Now we are trying to ingest and itemize what has gone right this December, why so many of Reid's Decembers turn out this way.
"Any idea?" Reid was asked this week.
"No," said the coach. "But I know there's an Ivy Leaguer out there somewhere that will figure it out."
The Eagles were 3-2 last December, 5-0 the one before, and will likely be 3-0 since Thanksgiving after tonight's game against Cleveland. Reid's teams don't always finish with a bang - they lost four of their last five in the 2005 season - but when they do, it starts with some dynamic change at quarterback.
It's not just that Jeff Garcia replaced Donovan McNabb in that 2006 run. The offense changed too, got simpler, got shorter. The same thing occurred when A.J. Feeley stepped in during the 2002 season. Last year McNabb, coming off his torn ACL of '06, seemed finally to be himself at season's end.
And McNabb's benching this season? Picking on the best player, or the team's focal point, is an old-school psychological ploy in any sport. The intent is to put everyone on warning, to get everyone's play to improve.
Both Brians, Westbrook and Dawkins, spoke last week of taking their games to "the next level" after that - but it's really more about the less-famous players stepping it up. The offensive line, for example, has played better. One reason, according to right tackle Jon Runyan, is that there is less to think about while running the ball, less chance for a missed assignment or holding call to hurt a drive.
Asked what he meant by "next level," Dawkins said, "When you flat-out stop thinking and you just play."
McNabb, on the other hand, seems to be thinking quicker, or at least not trying to make plays that really are not there. His 40-yard touchdown pass to Westbrook against the Giants was actually a short dump, a checkdown amid considerable pressure.
McNabb is managing the game better, trying to get first downs rather than touchdowns. He's also being asked to do less. Like his coach, he is loath to admit that. Asked last week if he was now being asked to help the team win rather than to win games on his own, he bristled.
"I've been asked to win the game every game," he said.
He also said, "Early on in the season, we were throwing the ball a little bit more and picking up big yards and scoring touchdowns. At this point in the season, it's important that you be able to run the ball, obviously due to weather. Teams now have to decide if they want to blitz or sit back in the zone. If they decide to sit in the zone, you have to be able to run the ball effectively."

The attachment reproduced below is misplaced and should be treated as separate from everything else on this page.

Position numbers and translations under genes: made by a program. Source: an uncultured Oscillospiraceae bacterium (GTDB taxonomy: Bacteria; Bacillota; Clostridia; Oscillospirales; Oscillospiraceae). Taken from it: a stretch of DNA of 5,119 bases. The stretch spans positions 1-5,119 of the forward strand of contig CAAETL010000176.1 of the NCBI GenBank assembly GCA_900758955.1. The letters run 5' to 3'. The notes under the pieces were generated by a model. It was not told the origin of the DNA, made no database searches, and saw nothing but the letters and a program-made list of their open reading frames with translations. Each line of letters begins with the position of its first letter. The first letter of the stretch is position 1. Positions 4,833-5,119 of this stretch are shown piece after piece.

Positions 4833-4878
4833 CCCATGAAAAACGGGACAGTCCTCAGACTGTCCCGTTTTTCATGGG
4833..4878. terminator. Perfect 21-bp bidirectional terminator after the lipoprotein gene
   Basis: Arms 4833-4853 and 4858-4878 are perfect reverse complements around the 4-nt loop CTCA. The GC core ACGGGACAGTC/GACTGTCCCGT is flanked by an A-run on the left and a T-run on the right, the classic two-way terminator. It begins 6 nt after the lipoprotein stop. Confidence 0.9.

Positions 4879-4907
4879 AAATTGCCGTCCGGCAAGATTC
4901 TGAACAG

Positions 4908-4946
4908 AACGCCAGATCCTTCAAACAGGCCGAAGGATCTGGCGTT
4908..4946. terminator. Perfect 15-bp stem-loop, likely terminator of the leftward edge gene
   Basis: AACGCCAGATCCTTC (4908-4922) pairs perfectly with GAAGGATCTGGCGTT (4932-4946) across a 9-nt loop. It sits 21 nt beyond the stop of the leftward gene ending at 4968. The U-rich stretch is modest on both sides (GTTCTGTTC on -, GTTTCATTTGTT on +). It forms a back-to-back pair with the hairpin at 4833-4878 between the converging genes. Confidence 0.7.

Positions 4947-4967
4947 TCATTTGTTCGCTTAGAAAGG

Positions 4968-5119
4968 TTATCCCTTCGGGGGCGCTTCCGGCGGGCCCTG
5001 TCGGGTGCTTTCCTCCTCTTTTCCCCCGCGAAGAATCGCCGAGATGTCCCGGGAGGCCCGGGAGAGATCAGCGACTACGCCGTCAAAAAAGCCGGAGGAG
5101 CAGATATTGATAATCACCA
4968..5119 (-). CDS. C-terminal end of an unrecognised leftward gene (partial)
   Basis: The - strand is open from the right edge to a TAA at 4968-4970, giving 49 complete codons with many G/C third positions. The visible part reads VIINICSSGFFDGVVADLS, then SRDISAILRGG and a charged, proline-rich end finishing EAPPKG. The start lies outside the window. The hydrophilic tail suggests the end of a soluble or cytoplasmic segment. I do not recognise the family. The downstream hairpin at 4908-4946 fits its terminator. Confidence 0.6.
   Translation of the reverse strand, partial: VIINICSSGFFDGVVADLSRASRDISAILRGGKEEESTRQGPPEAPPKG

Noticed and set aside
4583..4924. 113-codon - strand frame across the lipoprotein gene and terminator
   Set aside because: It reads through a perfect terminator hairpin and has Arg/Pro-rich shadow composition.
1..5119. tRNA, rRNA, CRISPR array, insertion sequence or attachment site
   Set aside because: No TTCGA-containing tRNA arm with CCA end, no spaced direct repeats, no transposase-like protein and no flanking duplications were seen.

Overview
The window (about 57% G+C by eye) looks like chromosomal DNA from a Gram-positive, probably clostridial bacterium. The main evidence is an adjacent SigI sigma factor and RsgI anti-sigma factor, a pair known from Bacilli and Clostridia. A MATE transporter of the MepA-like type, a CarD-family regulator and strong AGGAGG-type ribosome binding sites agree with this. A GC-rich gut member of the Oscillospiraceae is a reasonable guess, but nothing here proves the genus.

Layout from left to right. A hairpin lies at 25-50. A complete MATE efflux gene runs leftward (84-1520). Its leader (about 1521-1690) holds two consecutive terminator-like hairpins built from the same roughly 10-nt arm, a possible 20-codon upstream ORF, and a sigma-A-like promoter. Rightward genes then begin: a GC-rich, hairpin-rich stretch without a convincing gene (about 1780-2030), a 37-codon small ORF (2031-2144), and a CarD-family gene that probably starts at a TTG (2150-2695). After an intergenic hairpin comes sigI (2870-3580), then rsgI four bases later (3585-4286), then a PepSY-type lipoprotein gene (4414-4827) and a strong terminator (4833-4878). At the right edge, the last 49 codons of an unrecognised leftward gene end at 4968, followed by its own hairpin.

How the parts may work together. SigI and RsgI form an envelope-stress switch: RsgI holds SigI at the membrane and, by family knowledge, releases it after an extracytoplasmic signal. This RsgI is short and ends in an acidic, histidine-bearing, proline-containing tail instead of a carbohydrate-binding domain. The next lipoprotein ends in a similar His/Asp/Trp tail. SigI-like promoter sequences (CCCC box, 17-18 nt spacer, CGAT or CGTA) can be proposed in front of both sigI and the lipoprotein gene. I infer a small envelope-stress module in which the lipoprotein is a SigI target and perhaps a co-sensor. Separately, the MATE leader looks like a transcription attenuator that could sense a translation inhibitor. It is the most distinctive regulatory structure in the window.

So, cold, windy weather has helped them get hot? Like much of what he says each week, it is equal parts defensive and nonsense. He missed passes short and long during that dismal stretch of games that led to his benching. He was being asked to find and hit a slew of suspect route runners and pass catchers, some of them who have since disappeared from the play sheets.
"I think coach is taking some of the pressure off him," Westbrook said. "He's not throwing 50 passes a game. He's giving us an opportunity to run, and the offensive line is getting into it as well, other receivers and things like that. So, I think that just taking that pressure off him has kind of helped him out."
Since his benching, McNabb has run the offense much as Garcia did when the team finished 5-0 in 2006, beat the Giants in a wild-card playoff, and were within a play of making it to the NFC Championship Game. In their 20-14 victory over the Giants, for example, the Birds had five drives of eight plays or more, including a 15-play drive and a 14-play drive, both in the second half. Their longest play was that pass to Westbrook.
The Eagles began their 2006 streak with victories over Carolina and Washington. The total margin of victory was five points, a difference, literally, of one or two plays. They held halftime leads in all but the first game in that streak, managed the game at the end, managed to win. Garcia helped the team win. So did Westbrook, and Dawkins and Runyan.
"We look like a team right now," defensive coordinator Jim Johnson said after the victory over the Giants.
Like me, he's no Ivy Leaguer. But you don't need a genius to figure out that this team plays smarter and better when the coach doesn't try to be one, when he asks his quarterback to help the team win, and not the other way around. *
Send e-mail to firstname.lastname@example.org.
For recent columns, go to